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Waters, Waters Everywhere


A lot of Southlanders rely on bottled water delivery--the traditional water cooler stocked with five-gallon jugs. Others use home water-filtration systems. It's the bottled water sold in stores and served in restaurants, though, that's the explosive growth category.

Not long ago, the water you could buy at a supermarket fell into two categories. Inside the store there were plastic jugs of water, usually the major delivered-water brands. Outside was a vending machine containing a filtration system hooked up to a municipal water pipe. But today, a lot of shelf space--and refrigerated case space--is devoted to an ever-widening choice of bottled waters. Major Southland supermarkets usually stock six to eight brands these days, wine shops may carry a dozen or more and even drug stores may carry Evian and Perrier.

There are five main categories of bottled water:

* Spring water comes from protected (i.e., unpolluted) springs. While filtering through layers of rock, it has picked up flavor from trace minerals.

* Mountain spring water comes from springs in the mountains, traditionally considered a particular guarantee of purity.

* Mineral water is spring water that contains at least 500 parts per million of total dissolved solids (in most cases, the chief minerals are sodium and calcium). Mineral waters have long been prescribed for medical purposes in Europe, and many list their precise mineral contents on the label.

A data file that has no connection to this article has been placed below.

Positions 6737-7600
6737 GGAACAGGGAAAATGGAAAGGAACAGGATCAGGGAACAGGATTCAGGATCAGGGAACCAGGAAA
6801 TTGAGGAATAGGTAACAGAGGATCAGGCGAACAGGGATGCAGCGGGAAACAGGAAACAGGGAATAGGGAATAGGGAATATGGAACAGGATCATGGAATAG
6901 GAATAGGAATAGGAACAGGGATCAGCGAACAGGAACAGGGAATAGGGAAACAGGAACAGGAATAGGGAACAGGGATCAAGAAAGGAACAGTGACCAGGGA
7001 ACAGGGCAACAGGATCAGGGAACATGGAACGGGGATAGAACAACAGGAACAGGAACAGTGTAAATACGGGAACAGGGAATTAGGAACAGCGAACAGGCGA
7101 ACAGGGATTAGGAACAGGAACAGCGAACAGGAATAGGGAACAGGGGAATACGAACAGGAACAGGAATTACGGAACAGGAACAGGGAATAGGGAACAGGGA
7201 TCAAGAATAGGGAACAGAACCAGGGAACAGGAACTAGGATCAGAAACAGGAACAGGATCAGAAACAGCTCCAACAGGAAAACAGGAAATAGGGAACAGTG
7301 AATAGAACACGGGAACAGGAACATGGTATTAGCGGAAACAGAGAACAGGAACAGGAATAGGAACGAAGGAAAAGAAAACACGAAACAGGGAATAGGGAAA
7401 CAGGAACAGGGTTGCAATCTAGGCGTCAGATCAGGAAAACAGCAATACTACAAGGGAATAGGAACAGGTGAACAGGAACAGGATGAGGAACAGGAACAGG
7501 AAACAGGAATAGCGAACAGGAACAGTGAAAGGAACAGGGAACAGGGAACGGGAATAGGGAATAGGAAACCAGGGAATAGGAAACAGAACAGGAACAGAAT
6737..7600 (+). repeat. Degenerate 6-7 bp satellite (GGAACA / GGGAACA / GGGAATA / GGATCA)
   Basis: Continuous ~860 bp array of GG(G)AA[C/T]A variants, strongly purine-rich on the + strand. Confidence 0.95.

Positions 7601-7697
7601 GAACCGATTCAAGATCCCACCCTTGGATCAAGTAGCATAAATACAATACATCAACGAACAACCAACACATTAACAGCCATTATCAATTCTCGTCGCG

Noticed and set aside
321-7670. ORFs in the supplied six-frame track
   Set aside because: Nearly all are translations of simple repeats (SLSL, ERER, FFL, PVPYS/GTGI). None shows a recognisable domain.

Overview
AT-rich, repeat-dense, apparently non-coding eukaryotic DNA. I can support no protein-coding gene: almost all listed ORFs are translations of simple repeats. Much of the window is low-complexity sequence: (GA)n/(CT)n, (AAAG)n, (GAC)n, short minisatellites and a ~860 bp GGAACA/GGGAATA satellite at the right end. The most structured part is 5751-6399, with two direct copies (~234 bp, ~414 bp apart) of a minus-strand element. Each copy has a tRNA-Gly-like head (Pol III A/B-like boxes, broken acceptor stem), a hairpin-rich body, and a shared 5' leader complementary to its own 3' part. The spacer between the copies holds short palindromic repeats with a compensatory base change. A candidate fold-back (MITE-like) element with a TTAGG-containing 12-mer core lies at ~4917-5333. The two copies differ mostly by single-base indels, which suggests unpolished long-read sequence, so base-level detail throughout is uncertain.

* Drinking water comes from any source legally approved for drinking purposes. It's usually municipal tap water or local well water, filtered and processed for purity.

* Distilled water is water from any source, evaporated and then condensed so that it is chemically pure. Lacking minerals, it's insipid to the taste, but people who are trying to avoid intake of minerals may prefer it. If you need absolute chemical purity, buy it in glass bottles (distilled water is a stronger solvent than the other kinds of water and will absorb chemicals from plastic containers).

A fast-growing new category is glacier water. It should be melted water from glaciers and should have scarcely any mineral content; if the label explicitly makes this claim, that's what it is. But brand names suggestive of glaciers may appear even on plain old drinking water.

There is a vocabulary for describing water, just as there is for wine-tasting. Some of the terms--coppery, earthy, fishy, grassy, guppy-water, lake-flavor, moldy, musty, skunky, slick, swampy, tinny, woody, wet dog, wet leaves and wet Band-Aid--describe faults that aren't likely to show up in bottled water. Others are fairly self-evident descriptions of carbonation, from flat to aggressive, or of mouth-feel or general impression, like balanced, clean, dull, fresh.

Others describe the mineral flavors in the water. You might not think that we have words for this, but they exist. We all know the taste of iron, calcium (chalk), bicarbonate of soda, salt (though the "salty" quality in mineral water may come from magnesium), chlorine and sulfur (rotten egg). Some minerals, like potassium, can also give the impression of sweetness in particular concentrations.